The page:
Yesterday the California Department of Technology and IBM announced CalCloud, a new technology model powered by cloud computing.
CalCloud will be the first statewide shared service hosted in the cloud. The platform, now available to municipalities and all state and local government agencies on a subscription basis, is the first of its kind to be implemented at the state level.
According to Marybel Batjer, Secretary of the Government Operations Agency, “CalCloud is an important step towards providing faster and more cost effective IT services to California state departments and ultimately to the citizens of California.”
In a joint press release posted on the IBM site it was revealed that more than 20 state departments have already requested IT services through CalCloud. The release went on to say:
California’s move to offer shared IT services through CalCloud gives state and local government the ability to buy only the computing resources needed with the flexibility to quickly scale up or scale down resources as workloads demand. CalCloud is designed to allow around the clock access to a shared pool of easily configurable resources including compute, storage, network and disaster recovery services. CalCloud meets stringent security standards based on National Institute of Standards (NIST) for cloud based services and FedRAMP.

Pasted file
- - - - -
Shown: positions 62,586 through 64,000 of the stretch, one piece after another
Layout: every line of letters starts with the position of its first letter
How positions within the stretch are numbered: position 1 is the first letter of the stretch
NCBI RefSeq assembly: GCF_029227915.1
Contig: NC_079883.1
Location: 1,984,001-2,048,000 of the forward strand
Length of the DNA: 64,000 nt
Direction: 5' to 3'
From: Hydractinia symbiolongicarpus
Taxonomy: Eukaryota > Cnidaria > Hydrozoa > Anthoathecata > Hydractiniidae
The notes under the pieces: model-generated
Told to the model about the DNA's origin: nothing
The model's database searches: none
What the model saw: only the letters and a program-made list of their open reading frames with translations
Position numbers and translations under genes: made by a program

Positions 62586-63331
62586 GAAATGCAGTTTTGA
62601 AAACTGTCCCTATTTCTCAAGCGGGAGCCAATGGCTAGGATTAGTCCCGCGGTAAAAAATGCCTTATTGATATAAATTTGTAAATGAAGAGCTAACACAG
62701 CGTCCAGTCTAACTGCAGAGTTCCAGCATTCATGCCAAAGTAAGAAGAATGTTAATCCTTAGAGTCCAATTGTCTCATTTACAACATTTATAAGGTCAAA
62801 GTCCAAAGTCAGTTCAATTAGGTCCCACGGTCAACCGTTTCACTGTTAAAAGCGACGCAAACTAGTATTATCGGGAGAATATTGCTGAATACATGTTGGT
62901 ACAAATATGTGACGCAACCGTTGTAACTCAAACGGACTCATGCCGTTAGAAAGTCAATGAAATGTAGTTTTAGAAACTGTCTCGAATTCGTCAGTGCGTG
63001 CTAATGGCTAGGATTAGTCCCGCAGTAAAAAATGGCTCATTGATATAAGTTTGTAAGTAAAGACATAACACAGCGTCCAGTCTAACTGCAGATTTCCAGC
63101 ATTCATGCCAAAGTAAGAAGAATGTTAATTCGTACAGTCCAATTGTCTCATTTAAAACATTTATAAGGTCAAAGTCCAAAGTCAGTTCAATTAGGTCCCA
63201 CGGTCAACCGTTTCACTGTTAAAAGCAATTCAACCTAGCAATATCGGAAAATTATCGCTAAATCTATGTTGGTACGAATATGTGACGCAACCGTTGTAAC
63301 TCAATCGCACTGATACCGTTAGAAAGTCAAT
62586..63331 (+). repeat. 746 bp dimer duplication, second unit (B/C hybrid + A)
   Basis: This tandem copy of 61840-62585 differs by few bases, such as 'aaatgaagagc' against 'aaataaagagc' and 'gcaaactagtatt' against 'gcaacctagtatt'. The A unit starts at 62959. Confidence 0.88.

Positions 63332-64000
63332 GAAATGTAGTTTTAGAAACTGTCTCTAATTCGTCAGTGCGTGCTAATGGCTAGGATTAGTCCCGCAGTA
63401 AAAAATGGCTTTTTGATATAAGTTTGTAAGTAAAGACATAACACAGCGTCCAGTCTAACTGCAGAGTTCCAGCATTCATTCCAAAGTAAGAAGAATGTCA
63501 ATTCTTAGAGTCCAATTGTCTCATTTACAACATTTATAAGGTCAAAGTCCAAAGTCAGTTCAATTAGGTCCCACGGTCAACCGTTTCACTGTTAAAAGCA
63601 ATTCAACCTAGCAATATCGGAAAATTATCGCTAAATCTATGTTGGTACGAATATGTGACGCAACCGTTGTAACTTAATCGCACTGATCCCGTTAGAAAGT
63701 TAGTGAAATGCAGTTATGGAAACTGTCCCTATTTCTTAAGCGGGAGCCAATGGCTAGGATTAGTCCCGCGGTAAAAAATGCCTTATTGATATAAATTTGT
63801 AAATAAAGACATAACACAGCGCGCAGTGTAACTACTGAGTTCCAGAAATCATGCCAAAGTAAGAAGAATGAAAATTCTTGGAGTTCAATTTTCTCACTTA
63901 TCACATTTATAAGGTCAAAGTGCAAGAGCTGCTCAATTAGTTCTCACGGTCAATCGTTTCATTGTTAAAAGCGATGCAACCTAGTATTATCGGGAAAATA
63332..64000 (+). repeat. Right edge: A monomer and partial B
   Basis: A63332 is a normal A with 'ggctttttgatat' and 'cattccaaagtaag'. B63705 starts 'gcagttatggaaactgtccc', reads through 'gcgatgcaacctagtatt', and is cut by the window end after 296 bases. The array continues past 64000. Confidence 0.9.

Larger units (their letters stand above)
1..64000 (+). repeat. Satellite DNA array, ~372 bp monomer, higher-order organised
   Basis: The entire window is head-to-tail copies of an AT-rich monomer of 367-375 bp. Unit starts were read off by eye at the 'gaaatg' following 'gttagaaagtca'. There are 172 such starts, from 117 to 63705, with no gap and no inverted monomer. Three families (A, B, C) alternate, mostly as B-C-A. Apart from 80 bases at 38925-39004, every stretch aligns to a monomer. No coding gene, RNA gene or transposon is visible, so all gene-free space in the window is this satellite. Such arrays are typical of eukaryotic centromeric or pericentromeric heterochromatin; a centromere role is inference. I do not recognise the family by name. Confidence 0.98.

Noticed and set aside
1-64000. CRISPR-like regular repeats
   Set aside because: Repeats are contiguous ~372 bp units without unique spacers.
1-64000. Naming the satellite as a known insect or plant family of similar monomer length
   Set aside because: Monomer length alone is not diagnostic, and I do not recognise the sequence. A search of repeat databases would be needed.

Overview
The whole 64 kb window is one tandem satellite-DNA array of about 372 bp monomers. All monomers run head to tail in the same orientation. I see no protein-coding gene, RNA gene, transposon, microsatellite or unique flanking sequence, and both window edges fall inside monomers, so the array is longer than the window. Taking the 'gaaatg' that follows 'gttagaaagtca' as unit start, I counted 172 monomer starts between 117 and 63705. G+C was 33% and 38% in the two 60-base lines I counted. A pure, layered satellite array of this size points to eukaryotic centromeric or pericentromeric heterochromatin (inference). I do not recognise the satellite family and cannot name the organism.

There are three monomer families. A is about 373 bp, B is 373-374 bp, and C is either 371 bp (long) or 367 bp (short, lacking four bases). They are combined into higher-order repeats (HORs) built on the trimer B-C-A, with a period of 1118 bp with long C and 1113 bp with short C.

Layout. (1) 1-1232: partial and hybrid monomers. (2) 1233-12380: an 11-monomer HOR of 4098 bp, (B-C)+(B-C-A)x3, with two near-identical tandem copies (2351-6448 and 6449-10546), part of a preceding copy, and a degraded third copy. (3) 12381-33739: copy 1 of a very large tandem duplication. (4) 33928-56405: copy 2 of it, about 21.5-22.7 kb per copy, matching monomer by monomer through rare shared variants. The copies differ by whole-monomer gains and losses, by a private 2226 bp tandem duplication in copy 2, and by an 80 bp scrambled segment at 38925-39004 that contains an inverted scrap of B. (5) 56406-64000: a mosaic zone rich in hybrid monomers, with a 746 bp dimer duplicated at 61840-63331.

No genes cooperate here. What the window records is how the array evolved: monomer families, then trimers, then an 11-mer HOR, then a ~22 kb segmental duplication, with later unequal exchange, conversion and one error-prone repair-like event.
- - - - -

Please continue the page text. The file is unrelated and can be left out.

In addition to IBM, CalCloud partners include AT&T, which will provide network services for the core and edge networks, and IT consulting firms Alexan International, and KPMG to drive CalCloud’s adoption rate and migration to the new service.
Depending on how this plan is implemented it could ultimately save the state of California a lot of money. If things go smoothly it might also help speed up some services (like the DMV). Who knows, maybe they will start developing apps that can tap into these cloud services someday (Bop the Representative perhaps?)
We’ve heard lots of cloud experts like Jeff Barr, Chief Evangelist for the Amazon Web Services, and Massoud Marzban, VP of Business Development at Burnside Digital say that cloud computing is no longer just a buzz word but an essential part of doing business. But we’ve also heard other experts warn that poor implementation can lead to dissatisfaction if not disaster. As Christian Verstraete, Chief Technologist for Cloud Solutions at HP warns, “All too often, companies migrate apps without using cloud-native features essential to achieving the expected performance.”